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By North Carolina Health News staff
Are we there yet?
An independent collaborative of scientists and researchers from the Triangle held a news conference today presenting two very different scenarios for the state in its battle against the COVID-19 pandemic.
If North Carolina lifts its stay-at-home order at the end of April and simply returns to business as usual, the number of COVID-19 cases would likely jump to some 750,000 in North Carolina by the end of May, according to the collaborative’s forecast, with many of those people landing in the hospital and overwhelming health systems.
If the social distancing that is in place remains in place longer, the modelers found, that number drops to some 250,000 people who have the disease, remaining close to the state’s capacity to treat the most serious cases.
Coronavirus by the numbers
According to DHHS’ data as of Monday morning:
- 33 people, total in North Carolina, have died of COVID-19.
- 2,870 have been diagnosed with the disease. Of those, 270 are in the hospital.
- More than 40,000 tests have been completed thus far, though not all labs report their negative results to the state, so the actual number of completed COVID-19 tests is likely higher.
- Most of the cases (41 percent) were in people ages 25-49. While 21 percent of the positive diagnoses were in people ages 65 and older, seniors make up 82 percent of COVID-19 deaths in the state.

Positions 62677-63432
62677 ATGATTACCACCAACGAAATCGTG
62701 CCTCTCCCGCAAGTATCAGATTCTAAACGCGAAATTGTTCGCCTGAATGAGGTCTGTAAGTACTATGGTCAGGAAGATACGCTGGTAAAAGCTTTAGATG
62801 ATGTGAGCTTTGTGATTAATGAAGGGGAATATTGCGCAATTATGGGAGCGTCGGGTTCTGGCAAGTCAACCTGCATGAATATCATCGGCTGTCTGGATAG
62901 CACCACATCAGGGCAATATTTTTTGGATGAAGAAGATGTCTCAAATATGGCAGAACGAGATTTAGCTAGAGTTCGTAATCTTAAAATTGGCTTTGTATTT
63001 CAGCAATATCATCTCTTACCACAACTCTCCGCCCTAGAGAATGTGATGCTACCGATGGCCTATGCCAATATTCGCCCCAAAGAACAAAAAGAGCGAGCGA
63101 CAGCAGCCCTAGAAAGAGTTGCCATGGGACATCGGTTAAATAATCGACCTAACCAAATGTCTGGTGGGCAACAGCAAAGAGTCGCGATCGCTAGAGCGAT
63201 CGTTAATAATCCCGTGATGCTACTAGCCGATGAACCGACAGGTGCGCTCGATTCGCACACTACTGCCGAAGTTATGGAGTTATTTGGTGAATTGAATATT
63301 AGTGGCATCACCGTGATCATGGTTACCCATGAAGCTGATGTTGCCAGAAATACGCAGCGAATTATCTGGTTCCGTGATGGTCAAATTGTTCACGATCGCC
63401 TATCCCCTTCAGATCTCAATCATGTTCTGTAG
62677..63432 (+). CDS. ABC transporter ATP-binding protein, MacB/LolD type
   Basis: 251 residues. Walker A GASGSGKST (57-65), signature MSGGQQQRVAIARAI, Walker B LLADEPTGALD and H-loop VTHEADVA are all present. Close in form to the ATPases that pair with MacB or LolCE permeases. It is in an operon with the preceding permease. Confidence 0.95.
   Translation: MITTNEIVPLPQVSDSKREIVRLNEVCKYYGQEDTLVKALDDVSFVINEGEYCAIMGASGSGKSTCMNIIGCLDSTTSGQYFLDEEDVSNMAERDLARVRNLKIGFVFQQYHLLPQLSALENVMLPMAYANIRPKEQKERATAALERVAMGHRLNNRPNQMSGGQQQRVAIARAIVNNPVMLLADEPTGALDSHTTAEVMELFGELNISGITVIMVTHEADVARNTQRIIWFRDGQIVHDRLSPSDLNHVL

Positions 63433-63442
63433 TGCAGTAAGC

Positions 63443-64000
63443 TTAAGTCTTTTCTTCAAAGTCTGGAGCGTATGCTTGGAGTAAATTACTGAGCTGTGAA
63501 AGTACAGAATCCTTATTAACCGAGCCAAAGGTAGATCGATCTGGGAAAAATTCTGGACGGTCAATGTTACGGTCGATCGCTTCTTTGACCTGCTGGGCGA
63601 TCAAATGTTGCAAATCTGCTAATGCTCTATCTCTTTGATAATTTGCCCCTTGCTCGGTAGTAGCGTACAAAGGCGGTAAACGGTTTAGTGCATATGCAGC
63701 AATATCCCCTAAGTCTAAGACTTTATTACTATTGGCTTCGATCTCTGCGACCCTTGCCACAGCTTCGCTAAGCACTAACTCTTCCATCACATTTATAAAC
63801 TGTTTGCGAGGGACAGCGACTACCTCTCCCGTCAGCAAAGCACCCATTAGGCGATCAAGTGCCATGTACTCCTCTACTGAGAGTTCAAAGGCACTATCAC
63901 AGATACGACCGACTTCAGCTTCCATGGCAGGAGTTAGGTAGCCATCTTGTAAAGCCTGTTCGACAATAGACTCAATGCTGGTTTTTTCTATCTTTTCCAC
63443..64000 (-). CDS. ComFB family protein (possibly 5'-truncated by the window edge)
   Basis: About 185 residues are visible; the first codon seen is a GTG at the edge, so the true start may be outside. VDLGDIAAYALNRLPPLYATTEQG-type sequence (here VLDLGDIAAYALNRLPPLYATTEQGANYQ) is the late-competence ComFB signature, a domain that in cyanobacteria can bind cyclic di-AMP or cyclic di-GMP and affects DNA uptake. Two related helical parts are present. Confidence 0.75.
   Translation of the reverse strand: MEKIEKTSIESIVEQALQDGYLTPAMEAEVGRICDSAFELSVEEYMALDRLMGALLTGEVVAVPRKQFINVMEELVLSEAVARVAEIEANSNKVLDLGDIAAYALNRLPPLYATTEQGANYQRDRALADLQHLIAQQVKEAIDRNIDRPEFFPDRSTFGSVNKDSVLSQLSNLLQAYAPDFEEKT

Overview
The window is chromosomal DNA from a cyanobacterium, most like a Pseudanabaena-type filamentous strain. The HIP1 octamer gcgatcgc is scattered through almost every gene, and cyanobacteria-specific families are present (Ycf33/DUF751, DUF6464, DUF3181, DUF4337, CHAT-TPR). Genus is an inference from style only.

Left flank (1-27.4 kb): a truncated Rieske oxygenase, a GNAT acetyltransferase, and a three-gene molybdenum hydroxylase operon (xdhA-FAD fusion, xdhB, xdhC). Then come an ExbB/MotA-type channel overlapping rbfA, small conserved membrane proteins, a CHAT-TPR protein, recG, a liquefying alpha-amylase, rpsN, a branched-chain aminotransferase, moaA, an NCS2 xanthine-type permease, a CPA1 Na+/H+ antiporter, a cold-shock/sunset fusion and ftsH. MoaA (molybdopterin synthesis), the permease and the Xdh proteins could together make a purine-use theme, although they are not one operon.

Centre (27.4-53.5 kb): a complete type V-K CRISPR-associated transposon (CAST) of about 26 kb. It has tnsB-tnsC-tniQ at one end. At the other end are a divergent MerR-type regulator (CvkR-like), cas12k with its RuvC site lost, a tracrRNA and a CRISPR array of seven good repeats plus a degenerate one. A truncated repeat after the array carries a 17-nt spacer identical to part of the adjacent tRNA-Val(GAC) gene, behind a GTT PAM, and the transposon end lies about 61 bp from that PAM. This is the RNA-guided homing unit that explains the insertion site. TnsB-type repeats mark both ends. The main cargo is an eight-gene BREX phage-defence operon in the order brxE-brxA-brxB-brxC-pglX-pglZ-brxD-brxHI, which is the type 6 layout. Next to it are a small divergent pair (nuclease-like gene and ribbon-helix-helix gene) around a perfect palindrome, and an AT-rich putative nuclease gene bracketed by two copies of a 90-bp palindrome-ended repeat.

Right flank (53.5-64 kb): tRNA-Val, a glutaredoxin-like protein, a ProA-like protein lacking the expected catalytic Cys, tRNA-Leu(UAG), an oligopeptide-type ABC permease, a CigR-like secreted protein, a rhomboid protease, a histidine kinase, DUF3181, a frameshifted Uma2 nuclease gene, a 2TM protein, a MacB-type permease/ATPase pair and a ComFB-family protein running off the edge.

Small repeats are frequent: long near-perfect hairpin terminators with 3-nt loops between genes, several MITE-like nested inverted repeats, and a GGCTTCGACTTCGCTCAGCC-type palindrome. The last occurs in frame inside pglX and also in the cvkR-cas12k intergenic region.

- 14 outbreaks are ongoing in group facilities across the state, including nursing homes, correctional and residential care facilities.
- There are 2,596 ventilators in hospitals across the state, and 616 ventilators are in use, not just for COVID-19 cases but for patients with other reasons for being in the hospital.
The forecast is derived from three different models developed in collaboration by researchers from Duke University, RTI International and the University of North Carolina at Chapel Hill.
The bottom line: If North Carolina were to go right back to the way life was before schools and universities were closed for in-person classes, before bars, restaurants, barbershops, salons and other places were closed, and people in non-essential businesses told to work from home, the health care system would be overwhelmed by COVID-19 infection in late May or early June.
The modelers will continue to issue forecasts as they gather more data in the days and weeks ahead, noting that the forecast issued on Monday included data available through April 4.
By that time, North Carolina had been under a state-wide stay-at-home-order for almost a full week.
“Social distancing flattens the curve so that fewer people get sick at the same time,” Mandy Cohen, secretary of the state Department of Health and Human Services, said at a news conference Monday afternoon. “We know when people aren’t coming into contact with each other it lowers the chance that they will either catch or pass on the virus.” — Anne Blythe
Try something different for Easter, Passover
With Good Friday, Easter and Passover and other religious observances on the horizon, Cohen suggested that North Carolinians who typically gather for large family events should think of new ways to celebrate.